Last week’s post answered the question, “What is the right mix of retirement vs. nonretirement investments in a retirement income plan?” with a simple, but correct, answer: “It depends.” It pointed out that each scenario is different, requiring a professional analysis by a qualified retirement income planner of the interaction between a host of many variables unique to that situation.
One of the variables mentioned last week was income tax carryover losses. There are limitations on the amount of losses arising from various types of transactions that may be deducted on the tax return for the year in which the loss incurred. The portion of the loss that isn’t deductible in the year of origin of the loss must instead be carried forward to the following year, and potentially to additional future years, until the requisite type and amount of income becomes available to absorb the loss.
An example of a common income tax carryover loss is a capital loss. After netting capital losses against capital gains, to the extent that there is an excess of capital losses over capital gains, you end up with a net capital loss. Under income tax laws that have been in existence since at least 1980 when I started practicing as an accountant, only net capital losses up to $3,000 ($1,500 if married and filing a separate return) are allowed to be deducted in the current tax year. Any net losses in excess of the specified amounts are required be carried forward to the following year.
If you have a sizeable capital loss carryover, as many people do as a result of 2009 securities sales when the stock market plummeted, nondeductible contributions to a nonretirement investment account may be preferable to making deductible retirement plan contributions, including 401(k) plans, SEP-IRA plans, deductible IRA’s, and other retirement plans. This assumes that you’re not planning on selling an asset, such as a piece of real estate or a business that will generate a sizeable capital gain that can be used to absorb your capital loss carryover.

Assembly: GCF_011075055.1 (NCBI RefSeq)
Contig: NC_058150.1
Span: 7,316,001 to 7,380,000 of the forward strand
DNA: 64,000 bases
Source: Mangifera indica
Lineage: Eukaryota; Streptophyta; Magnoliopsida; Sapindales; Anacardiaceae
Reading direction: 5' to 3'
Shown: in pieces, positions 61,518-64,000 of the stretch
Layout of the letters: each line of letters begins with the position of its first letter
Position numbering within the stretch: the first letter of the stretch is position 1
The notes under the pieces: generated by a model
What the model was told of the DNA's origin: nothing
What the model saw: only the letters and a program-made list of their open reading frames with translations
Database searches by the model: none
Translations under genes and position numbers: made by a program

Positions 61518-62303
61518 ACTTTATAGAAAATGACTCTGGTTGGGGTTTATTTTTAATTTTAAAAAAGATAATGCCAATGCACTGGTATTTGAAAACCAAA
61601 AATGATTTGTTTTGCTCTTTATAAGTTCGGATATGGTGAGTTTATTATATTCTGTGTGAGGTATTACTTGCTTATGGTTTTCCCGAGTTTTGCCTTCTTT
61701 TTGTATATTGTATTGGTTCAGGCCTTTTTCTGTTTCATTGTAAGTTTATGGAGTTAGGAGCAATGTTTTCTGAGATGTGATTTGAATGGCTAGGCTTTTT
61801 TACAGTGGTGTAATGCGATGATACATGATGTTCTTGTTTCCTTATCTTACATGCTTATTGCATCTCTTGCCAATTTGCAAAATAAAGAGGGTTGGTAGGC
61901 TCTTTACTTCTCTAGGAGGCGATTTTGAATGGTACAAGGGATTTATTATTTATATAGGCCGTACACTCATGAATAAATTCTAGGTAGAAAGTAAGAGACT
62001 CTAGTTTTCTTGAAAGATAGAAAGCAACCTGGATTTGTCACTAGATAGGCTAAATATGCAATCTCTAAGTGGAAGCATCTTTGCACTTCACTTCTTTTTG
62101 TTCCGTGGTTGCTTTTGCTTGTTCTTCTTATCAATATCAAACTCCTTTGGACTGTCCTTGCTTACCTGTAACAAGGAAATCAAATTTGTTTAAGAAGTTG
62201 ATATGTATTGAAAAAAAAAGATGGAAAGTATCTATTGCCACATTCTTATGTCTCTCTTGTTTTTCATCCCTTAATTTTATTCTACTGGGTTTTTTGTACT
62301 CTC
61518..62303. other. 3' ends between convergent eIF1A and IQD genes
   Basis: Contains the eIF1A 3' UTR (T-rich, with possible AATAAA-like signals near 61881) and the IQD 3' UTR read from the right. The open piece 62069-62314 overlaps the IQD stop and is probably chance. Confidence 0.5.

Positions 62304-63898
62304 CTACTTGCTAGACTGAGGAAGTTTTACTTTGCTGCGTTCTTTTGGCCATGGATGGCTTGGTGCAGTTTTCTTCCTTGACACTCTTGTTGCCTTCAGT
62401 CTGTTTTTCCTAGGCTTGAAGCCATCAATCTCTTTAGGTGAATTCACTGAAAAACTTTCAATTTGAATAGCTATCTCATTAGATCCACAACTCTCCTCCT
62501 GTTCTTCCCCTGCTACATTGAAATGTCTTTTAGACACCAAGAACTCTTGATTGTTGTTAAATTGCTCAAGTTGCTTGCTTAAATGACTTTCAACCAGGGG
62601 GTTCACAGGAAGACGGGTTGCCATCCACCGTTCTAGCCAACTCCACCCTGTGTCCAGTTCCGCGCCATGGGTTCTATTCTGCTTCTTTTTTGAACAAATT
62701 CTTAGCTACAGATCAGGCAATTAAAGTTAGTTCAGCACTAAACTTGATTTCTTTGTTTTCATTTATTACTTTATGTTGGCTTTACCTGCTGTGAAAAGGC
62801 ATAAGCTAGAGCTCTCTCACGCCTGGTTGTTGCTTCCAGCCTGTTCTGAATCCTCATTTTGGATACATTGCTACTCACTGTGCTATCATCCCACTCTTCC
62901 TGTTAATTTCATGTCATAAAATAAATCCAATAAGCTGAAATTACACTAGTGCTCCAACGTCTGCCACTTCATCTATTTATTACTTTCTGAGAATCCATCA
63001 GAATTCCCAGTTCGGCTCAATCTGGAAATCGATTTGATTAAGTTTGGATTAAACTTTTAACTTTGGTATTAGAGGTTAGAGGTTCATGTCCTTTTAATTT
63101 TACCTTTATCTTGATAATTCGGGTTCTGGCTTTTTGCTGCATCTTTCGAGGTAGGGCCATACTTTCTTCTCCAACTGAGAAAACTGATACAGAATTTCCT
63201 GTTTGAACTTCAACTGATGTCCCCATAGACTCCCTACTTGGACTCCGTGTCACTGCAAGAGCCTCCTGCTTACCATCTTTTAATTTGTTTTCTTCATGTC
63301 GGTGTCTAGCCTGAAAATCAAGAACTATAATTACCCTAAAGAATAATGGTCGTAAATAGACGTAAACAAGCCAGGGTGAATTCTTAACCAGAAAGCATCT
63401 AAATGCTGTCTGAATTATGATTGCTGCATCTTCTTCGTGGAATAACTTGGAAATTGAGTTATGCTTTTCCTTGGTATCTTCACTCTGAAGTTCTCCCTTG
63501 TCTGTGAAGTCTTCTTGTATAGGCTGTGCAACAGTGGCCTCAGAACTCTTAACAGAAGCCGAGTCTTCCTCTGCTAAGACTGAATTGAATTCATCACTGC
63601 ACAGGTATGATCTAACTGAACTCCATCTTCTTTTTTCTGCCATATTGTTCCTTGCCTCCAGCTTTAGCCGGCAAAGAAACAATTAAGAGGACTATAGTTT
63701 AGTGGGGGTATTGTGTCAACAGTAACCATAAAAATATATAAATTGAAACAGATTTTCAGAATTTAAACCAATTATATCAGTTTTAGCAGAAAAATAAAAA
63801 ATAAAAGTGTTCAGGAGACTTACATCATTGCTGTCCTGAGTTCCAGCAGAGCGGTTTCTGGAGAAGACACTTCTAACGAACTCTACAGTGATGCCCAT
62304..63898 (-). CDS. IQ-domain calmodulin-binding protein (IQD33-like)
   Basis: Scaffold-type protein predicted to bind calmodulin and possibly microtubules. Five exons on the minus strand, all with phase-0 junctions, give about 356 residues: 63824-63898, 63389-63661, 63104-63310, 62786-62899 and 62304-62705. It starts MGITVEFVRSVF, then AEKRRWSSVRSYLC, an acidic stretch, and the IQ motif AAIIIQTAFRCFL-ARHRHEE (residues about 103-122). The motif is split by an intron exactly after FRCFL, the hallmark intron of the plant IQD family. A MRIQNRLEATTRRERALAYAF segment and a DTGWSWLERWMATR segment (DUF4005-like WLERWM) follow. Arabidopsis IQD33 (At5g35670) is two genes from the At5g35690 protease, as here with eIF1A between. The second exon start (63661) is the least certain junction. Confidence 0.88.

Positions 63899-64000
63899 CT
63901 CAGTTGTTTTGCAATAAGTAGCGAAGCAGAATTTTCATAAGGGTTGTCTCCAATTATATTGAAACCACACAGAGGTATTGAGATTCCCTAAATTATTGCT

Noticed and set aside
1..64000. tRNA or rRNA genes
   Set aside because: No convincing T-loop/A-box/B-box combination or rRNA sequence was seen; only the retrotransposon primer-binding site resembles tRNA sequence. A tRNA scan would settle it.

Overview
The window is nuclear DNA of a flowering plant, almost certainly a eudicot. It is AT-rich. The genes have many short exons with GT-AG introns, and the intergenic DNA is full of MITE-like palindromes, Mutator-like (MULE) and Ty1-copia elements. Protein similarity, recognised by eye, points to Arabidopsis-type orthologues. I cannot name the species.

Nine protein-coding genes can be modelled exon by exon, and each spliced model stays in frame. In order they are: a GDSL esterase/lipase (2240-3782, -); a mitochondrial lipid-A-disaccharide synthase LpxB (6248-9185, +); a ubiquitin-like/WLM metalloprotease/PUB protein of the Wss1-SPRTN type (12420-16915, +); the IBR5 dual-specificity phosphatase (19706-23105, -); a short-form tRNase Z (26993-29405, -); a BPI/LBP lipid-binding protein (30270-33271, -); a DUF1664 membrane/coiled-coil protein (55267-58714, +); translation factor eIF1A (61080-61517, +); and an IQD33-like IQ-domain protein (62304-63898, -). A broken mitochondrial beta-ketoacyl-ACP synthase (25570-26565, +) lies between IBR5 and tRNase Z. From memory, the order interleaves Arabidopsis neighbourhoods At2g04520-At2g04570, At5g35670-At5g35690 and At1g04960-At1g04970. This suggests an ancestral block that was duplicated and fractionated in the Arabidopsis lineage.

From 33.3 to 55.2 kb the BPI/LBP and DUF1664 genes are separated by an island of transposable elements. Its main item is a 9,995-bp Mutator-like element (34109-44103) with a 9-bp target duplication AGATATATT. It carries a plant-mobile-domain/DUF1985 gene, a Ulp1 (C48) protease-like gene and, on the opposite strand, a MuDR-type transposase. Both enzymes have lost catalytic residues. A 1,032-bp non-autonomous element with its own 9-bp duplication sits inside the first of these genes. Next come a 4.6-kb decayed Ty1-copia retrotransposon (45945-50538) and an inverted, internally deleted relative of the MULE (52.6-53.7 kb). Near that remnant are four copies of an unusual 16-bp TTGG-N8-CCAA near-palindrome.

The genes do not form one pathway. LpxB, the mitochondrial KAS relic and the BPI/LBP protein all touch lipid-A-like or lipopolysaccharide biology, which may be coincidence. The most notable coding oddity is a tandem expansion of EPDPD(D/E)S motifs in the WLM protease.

Why is this? Doesn’t it make sense to contribute to a retirement plan where you know that you’re going to receive a current income tax deduction, often sizeable, that will save you a bunch of income taxes today? Keeping in mind that the tradeoff for a current income tax deduction when it comes to retirement plan contributions is deferred income inclusion and associated taxation when the assets are distributed, perhaps at a higher tax rate, the answer to this question isn’t necessarily “yes.”
This is especially true when large capital loss carryovers are present. If you’re in this situation and you don’t realize any capital gains, you will be taking a $3,000 tax deduction on your tax return for many, many years with the possibility, depending upon your age and the amount of your loss, that your carryover loss won’t be used in its entirety during your lifetime. Given this situation, the goal should be to create opportunities for capital gains that can be used to absorb chunks of your capital loss carryover each year without incurring any income tax liability until such time as there is no further available capital loss.
How do you do this assuming limited financial resources? One option that can make sense in many situations is to divert funds that would otherwise be used for making deductible retirement plan contributions into nonretirement equity investment accounts that have the potential to generate capital gains. To the extent that the equities appreciate in value, they can be sold, with the gains generated by the sales used to offset a portion of your capital loss carryover without incurring any income tax liability. Furthermore, unlike other situations where capital losses aren’t present and your goal may be to hold onto investments for longer than a year in order to obtain the benefit of favorable long-term capital gains tax treatment, this isn’t necessary. Capital loss carry forwards can be offset again any capital gains, whether short- (i.e., one year or less) or long- (i.e., greater than one year) term.
Using this strategy, you won’t receive an income tax deduction for investing in your nonretirement investment account. You will, however, create an opportunity to potentially increase the value of your nonretirement account up to the amount of your capital loss carryover plus $3,000 without incurring any income tax liability that you might not otherwise do. In addition, once your capital loss carryover has been used in its entirety, subsequent sales of assets can create additional losses or capital gains that can be taxed at favorable long-term capital gains rates. All of this can occur without exposing yourself to guaranteed ordinary income taxation at potentially higher tax rates down the road when you take distributions from your retirement plans had you instead invested the same funds in retirement plans.